Aphids if present in small numbers do not pose any threat to your Wisteria. If there’s a large aphid infestation then the plant’s health will deteriorate.
Small populations of aphids can be eliminated by the use of a water hose. You can also get rid of them by spraying the affected areas with Neem oil.
I don’t usually encourage spraying plants with insecticides. But if the infestation is large, feel free to do so.
Tip: Aphid infection can be confirmed early on if you notice honeydew on the plant.
Scale on Wisteria
Scale pests appear as bumps on the stem/branches of Wisteria. Scale attach themselves to the victim plant and suck the plant sap.
Their feeding habits cause the leaves to turn yellow in Wisteria. Prune off the infected parts of the plant if you catch the infestation early.
You can deal with small infestations by rubbing them with a cotton swab dipped in rubbing alcohol.
A large infestation of scale can be dealt with by spraying the plant with Neem oil. In the late spring season spray the infected plant with horticulture oil.
Yellow spots on Wisteria leaves
Yellow spots on wisteria leaves are typically caused by fungal diseases like wisteria blight or leaf spot. The spots may be rounded or angular and expand over time.
Prevent disease spread by removing and destroying affected foliage. Improve air circulation around vines. Water at the base only and avoid wetting foliage.
Apply fungicidal spray as needed during wet seasons. Ensure vines get sufficient sunlight and promote vigorous growth through proper care and pruning. This helps wisteria better resist disease problems like those causing yellow leaf spots.
Potted Wisteria leaves turning yellow
Overwatering is probably the main reason why potted Wisteria leaves turn yellow. Make sure the pot in which Wisteria grows has good drainage.
Check the soil and see if it’s too moist. If this is not the case according to you then the plant is root-bound. Move the plant into a bigger pot.
Wisteria leaves turning yellow in September
Wisteria leaves turning yellow in September is normal as the plant begins going dormant for the season. The yellowing indicates chlorophyll breaking down and nutrients going back into the vines and roots.
As long as the yellowing starts at the leaf tips and progresses gradually, it is natural seasonal color change, not a disease issue.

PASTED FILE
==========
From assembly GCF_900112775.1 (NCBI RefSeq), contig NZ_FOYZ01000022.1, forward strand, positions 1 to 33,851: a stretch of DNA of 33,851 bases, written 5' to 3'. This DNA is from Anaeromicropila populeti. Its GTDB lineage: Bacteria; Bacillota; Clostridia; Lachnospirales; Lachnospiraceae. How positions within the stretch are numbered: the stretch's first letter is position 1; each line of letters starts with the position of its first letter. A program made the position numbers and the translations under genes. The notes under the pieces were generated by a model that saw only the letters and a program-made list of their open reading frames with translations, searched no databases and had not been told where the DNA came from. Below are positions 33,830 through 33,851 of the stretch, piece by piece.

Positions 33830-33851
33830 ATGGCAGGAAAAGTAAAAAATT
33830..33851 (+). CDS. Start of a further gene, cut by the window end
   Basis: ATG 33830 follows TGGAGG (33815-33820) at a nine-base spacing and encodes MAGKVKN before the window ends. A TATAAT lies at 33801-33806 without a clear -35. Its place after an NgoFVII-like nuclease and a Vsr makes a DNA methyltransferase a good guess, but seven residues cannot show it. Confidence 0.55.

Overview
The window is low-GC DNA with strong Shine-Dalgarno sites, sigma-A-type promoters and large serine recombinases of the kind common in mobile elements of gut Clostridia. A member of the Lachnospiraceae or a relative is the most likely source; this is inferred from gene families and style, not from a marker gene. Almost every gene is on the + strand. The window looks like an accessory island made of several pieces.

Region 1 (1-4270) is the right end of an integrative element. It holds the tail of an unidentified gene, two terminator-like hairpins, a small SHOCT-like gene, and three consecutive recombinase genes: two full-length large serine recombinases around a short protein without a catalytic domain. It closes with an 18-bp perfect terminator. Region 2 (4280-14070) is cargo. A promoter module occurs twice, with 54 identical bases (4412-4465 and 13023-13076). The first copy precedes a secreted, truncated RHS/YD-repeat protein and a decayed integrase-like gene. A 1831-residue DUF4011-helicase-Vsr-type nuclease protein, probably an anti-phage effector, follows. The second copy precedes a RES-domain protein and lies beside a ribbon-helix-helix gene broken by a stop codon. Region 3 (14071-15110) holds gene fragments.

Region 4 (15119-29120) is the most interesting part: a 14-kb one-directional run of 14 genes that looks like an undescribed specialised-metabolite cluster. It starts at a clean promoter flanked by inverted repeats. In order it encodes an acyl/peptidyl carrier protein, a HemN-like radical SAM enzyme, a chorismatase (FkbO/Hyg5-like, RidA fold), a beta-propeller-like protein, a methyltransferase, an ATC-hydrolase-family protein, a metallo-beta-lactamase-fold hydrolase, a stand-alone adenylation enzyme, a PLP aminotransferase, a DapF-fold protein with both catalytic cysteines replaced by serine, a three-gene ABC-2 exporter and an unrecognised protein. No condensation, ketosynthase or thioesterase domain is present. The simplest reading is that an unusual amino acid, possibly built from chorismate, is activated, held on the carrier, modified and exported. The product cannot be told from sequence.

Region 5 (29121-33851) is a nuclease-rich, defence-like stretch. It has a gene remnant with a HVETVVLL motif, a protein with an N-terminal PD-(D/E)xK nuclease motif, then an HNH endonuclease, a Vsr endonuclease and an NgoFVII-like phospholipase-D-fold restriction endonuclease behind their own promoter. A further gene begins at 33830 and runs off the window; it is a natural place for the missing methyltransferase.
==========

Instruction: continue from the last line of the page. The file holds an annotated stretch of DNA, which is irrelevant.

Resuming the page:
To encourage health, prune after flowering, water during dry periods, and fertilize in early spring. This will set up wisteria for winter dormancy and renewed growth next season.
Wisteria leaves dropping off
The most common causes of Wisteria leaves dropping are insufficient water, too much sun, improper pruning, disease, and insect pests. Wisteria requires weekly deep watering of 1-2 inches and part shade, especially in hot weather.
Pruning mistakes that remove new growth can lead to leaf drop. Diseases like wisteria blight or pests like Japanese beetles can also cause leaves to fall.
Inspect leaves for signs of disease or insects. Improve plant care and growing conditions to prevent leaf drop. Healthy wisteria only drops leaves when going dormant in the fall.
Wisteria losing leaves in Summer
Wisteria loses leaves mainly due to drought stress, underwatering, or hot sunlight. Wisteria prefers consistently moist soil and part shade.
Ensure wisteria gets 1-2 inches of water weekly and is not in direct hot sunlight during peak summer. Other causes include pests, disease, and incorrect pruning which removes new growth.
Pruning mistakes that remove new green foliage can also sometimes cause leaf loss. Wisteria prefers part shade locations, and excessively hot, direct sunlight on the vines in summer can scorch leaves.
Other potential causes include pest infestations of Japanese beetles or scale insects, along with fungal diseases. Carefully inspect for pests and diseases.
Improve plant care by watering deeply each week, providing some shade, and correcting any pruning errors. This will usually prevent healthy wisteria vines from losing leaves in summer.
Why my Wisteria suddenly died?
Wisteria dies suddenly due to Honey fungus infection. Wisteria may also die suddenly due to the Phytophthora root rot disease. Prolonged waterlogged conditions can also kill the plant abruptly.
Wisteria is highly susceptible to a Honey fungus infection. The disease gets its name because of the toadstools it produces in the autumn, which are honey-colored.
Younger plants/shrubs infected by the Honey fungus die suddenly. Older, established trees can survive a couple of years before dying.
Sadly the tell-tale symptoms of this fungal infection don’t appear until it’s too late. Other symptoms include white growths under the bark and boot lace-like threads in the soil.
The infected plant dies back. If you peel the bark you can see these fan-shaped white outgrowths. These white outgrowths can be peeled off.
To fix Honey fungus
There’s now a fungicide that can cure infected plants. The only thing you can do is prevent the disease from spreading to other plants.